Edmond Séchan

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Edmond Séchan (20 September 1919 in Montpellier – 7 June 2002 in Courbevoie) was a French cinematographer and film director.

Biography[edit]

Passionate about image, Séchan earned a reputation as an excellent director of photography and is credited in several notable films such as L'Homme de Rio, Tendre Voyou, La Carapate and La Boum. He worked with great directors (Jean Becker, Jean-Pierre Mocky, Philippe de Broca, Pierre Étaix), but most notably with Louis Malle and Jacques-Yves Cousteau on Le Monde du silence (The Silent World). Attracted to directing, Séchan made two feature films in the 1960s, which were not successful. On the other hand, his short films earned him a harvest of prestigious prizes: Le Haricot, (Palme d'Or du court métrage at Cannes in 1963)[1] and Toine (César du meilleur court métrage in 1981). Most especially, he belongs to the small French circle to have won Oscars in Hollywood, in 1960 with Histoire d'un poisson rouge (The Golden Fish), produced by Cousteau, in the category Academy Award for Live Action Short Film, and in 1975 with Les borgnes sont rois (One-Eyed Men Are Kings), in collaboration with Michel Leroy, produced by Paul Claudon.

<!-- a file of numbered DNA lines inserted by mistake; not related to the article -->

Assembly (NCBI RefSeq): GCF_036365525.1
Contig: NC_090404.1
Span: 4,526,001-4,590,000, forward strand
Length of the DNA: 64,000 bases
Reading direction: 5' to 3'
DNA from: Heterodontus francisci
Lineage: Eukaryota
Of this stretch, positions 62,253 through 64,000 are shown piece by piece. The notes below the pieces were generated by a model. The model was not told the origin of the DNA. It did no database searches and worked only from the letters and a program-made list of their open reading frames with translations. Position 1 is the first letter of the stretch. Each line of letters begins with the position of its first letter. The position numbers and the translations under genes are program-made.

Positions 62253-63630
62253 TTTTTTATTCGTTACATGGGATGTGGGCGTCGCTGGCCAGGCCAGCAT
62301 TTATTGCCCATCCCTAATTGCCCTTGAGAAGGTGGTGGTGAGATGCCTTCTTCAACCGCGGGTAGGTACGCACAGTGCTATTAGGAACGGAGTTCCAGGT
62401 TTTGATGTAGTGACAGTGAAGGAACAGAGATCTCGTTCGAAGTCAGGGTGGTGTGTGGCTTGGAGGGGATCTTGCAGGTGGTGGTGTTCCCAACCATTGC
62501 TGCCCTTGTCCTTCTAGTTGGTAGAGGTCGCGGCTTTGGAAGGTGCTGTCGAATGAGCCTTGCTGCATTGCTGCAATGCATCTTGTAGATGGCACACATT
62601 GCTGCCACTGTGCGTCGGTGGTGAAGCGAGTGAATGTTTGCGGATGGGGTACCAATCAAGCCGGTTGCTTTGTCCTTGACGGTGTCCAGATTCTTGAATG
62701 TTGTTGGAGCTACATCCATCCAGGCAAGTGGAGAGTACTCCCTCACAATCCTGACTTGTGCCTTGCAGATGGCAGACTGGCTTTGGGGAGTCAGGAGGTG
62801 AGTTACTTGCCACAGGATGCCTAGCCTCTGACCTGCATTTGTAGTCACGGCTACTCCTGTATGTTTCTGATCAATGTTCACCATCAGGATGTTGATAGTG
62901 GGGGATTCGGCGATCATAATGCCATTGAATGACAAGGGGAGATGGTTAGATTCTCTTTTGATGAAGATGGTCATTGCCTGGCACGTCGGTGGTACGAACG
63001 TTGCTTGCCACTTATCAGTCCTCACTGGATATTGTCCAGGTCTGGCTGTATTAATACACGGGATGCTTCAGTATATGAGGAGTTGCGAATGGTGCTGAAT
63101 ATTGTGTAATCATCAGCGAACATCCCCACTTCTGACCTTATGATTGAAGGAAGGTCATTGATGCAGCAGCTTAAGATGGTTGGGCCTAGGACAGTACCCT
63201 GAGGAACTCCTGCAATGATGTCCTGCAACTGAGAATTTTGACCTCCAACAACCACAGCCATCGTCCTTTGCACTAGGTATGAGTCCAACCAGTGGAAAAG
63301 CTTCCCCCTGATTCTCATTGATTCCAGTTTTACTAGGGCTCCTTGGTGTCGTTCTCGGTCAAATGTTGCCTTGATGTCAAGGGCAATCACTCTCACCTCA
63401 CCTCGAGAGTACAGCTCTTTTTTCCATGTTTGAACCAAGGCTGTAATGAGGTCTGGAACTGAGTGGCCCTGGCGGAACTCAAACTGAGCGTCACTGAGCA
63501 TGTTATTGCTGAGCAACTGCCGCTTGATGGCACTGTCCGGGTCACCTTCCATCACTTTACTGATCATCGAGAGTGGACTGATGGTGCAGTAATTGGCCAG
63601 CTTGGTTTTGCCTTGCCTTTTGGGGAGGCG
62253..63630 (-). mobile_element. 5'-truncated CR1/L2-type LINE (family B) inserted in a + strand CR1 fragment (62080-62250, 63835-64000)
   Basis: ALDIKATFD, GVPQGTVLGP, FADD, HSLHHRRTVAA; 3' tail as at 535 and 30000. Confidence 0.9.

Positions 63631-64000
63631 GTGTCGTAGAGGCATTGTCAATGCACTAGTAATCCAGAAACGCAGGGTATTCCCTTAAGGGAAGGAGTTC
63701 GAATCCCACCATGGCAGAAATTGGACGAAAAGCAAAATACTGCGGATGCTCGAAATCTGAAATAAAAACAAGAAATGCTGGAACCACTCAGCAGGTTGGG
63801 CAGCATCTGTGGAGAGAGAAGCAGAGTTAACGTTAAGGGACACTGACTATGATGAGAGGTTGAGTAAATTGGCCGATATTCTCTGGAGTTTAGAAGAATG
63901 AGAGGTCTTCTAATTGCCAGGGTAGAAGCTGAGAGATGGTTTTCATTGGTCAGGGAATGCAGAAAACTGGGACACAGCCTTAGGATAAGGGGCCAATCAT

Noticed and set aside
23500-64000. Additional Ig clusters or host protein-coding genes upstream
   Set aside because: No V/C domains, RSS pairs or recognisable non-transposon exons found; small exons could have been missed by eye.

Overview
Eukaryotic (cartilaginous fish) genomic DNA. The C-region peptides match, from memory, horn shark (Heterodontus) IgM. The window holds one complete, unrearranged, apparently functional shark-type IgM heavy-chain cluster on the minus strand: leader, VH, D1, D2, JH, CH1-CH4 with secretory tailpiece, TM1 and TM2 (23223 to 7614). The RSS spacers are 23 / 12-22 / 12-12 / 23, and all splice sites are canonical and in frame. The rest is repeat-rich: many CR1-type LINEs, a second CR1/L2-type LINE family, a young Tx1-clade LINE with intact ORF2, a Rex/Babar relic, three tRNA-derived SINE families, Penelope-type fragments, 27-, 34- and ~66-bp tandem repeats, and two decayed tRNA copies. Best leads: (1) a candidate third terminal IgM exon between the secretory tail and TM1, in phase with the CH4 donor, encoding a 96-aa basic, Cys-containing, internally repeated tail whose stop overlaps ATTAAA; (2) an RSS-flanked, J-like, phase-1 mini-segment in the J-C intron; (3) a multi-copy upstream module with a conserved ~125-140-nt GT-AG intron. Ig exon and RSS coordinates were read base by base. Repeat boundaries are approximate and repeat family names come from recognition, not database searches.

Select filmography[edit]

Director[edit]

Screenwriter[edit]

Cinematographer[edit]

References[edit]